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Australian Truck Racing Is The Ultimate Lockdown Bingewatch Material

Gif: Youtube
Truck YeahThe trucks are good!

With motorsport off the calendar indefinitely, it’s been crucial to plunge deep into the mire of YouTube to find some machines on a track. Luckily for you, I’ve plucked one such video out for you and it comes from Australia. It’s the inaugural Shell Formula Diesel Super Prix from 1987.

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Australia is a country built on trucking. Three- and four-trailer road trains ply the distances between the country’s coastal cities through the dusty Outback interior. The mighty machines necessary for that kind of work make trucks from Europe, Asia, and even America look like toys by comparison.

But this is Australia, home to the Bathurst 1000 and a countless array of muscle cars we can only dream of. I’m talking cars like the Falcon XB, the Valiant 770 Charger, and, of course, the Holden Maloo super-ute. With the spirit behind those cars, especially that work-truck-based Maloo, in their bellies, these Aussies took their big trucks to the track.

The result? tremendous entertainment. These trucks, somewhat modified from stock, are more than capable of providing the drama any self-respecting motorsport fan demands of race-day action. Trucks trying to take the inside line, matches of power, braking and wits on the straights, and plenty of contact as well are all features of these races. But these racers have high centers of gravity and a distinct lack of track real estate to constrain them. It is no doubt challenge to keep control of these trucks but the drivers manage to pull off just a little more than you’d think possible at every corner.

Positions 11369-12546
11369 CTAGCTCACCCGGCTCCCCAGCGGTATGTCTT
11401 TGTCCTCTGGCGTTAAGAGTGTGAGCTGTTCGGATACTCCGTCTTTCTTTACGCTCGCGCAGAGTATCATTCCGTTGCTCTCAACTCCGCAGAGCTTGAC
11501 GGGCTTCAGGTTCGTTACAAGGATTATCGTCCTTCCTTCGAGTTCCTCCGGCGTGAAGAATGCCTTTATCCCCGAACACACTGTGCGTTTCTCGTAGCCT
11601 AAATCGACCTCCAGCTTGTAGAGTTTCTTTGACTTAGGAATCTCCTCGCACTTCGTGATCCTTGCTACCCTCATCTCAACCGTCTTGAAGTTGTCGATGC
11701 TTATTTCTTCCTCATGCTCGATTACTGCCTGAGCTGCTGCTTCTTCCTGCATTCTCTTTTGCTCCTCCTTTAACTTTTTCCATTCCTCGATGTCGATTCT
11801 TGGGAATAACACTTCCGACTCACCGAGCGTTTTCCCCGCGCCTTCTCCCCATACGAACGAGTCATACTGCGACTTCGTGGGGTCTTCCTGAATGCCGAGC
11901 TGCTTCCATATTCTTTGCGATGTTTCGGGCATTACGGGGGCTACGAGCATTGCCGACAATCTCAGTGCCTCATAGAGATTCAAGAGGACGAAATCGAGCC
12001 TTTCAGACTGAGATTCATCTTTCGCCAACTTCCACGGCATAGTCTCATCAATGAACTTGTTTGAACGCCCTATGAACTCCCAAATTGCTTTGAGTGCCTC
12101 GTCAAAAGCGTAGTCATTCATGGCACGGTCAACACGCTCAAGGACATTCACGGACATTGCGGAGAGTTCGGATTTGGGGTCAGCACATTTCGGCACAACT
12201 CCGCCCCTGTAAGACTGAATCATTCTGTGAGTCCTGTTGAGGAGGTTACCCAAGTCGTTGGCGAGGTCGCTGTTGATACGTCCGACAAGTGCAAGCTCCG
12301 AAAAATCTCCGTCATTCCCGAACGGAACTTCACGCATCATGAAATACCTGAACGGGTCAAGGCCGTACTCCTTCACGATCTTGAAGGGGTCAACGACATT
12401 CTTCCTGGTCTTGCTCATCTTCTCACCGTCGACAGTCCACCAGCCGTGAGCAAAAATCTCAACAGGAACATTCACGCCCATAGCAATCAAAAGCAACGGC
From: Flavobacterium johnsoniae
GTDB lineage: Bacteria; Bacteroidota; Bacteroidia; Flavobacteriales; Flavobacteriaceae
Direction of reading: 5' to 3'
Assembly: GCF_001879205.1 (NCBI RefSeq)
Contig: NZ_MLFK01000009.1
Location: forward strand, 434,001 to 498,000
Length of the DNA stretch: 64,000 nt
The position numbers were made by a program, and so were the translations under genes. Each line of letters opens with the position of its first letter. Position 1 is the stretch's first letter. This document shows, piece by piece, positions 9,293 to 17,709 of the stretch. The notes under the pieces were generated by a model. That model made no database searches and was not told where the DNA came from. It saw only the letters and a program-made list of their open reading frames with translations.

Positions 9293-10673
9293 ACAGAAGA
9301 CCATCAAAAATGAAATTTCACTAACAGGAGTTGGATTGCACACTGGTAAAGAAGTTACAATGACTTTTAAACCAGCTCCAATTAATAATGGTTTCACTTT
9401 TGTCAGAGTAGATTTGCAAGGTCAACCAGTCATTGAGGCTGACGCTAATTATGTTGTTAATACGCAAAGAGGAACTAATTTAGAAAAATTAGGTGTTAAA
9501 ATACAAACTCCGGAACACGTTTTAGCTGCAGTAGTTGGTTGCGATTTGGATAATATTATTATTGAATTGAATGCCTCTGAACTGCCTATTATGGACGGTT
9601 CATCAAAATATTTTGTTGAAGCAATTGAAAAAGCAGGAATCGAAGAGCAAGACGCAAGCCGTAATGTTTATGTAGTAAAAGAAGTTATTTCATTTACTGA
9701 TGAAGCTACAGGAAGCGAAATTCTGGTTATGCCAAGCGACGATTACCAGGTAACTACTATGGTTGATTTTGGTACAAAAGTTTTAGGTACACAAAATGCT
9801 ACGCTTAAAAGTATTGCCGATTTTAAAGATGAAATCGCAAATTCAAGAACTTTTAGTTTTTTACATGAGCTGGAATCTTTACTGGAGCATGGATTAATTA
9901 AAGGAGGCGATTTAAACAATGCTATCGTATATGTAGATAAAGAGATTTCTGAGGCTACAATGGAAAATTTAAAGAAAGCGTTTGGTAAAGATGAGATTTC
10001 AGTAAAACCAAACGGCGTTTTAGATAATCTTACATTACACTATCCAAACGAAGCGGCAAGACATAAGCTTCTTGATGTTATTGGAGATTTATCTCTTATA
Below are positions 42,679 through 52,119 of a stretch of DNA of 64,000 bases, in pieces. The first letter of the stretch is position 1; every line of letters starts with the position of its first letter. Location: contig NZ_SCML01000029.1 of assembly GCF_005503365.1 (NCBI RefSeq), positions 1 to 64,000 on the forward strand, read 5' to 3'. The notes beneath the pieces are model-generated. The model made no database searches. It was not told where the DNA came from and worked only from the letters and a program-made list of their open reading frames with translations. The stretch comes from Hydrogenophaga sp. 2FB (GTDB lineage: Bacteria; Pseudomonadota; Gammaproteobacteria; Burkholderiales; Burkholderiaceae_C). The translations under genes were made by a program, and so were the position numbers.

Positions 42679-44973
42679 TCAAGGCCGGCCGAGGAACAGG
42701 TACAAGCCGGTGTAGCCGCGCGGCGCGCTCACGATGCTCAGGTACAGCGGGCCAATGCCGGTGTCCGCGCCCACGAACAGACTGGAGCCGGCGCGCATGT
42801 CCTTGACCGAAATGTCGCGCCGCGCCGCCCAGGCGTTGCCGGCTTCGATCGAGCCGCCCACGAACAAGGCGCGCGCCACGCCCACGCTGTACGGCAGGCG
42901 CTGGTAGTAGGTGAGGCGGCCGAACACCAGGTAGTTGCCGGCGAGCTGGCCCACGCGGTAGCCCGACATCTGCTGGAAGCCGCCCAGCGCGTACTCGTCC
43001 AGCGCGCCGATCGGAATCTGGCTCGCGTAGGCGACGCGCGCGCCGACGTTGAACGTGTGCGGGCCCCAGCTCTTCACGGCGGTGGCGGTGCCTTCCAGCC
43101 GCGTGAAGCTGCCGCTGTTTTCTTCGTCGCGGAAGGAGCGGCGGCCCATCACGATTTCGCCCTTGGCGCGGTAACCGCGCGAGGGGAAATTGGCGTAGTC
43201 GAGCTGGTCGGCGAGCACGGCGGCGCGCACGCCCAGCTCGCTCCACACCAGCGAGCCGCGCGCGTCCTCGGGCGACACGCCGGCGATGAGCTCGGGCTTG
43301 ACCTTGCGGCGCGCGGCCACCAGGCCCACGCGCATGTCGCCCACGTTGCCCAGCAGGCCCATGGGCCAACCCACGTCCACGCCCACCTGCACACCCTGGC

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One of the more interesting features of these races is the fact that the diversity of the Australian heavy truck market extends here as well. Australia is blessed with a selection of trucks on the market from Europe, Asia, and North America. That means cab-overs and conventional trucks. And at these races it appears that representatives of all corners of the market are welcome. There are British ERFs chasing three-axle long-hooded American Kenworths with through corners and showdowns on straights between Mitsubishis and Renaults. Finally, a venue where we can learn which philosophy is best. On the race-track, at least.

Max Finkel is a Weekend Contributor at Jalopnik.

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DISCUSSION

Man this is a flash back to the early days of ESPN. Back before 3/4 of the broadcast was sports talk or news.

If you don’t remember those days, ESPN didn’t have the budget to get NFL or MLB games regularly. But they had the budget to get re-runs of almost any and everything from foreign sports. They would have truck racing, IMSA, SCCA, and NASCAR (which wasn’t as big back then) all the time. In the winter, it would be Aussie racing since it was was summer there. You could tune into ESPN at any time and watch sports. Most of them (especially Aussie Rules Football) that seemed to have no-rules, other than when the guys in the white outfits pointed it was really exciting. 

I miss the old days of ESPN, where you could tune in at 3 am and find some random people doing random things and wondering how they kept score.  Is it how loud the slap sound is when the fish hits, or how much damage is done to the the fish and the person being hit?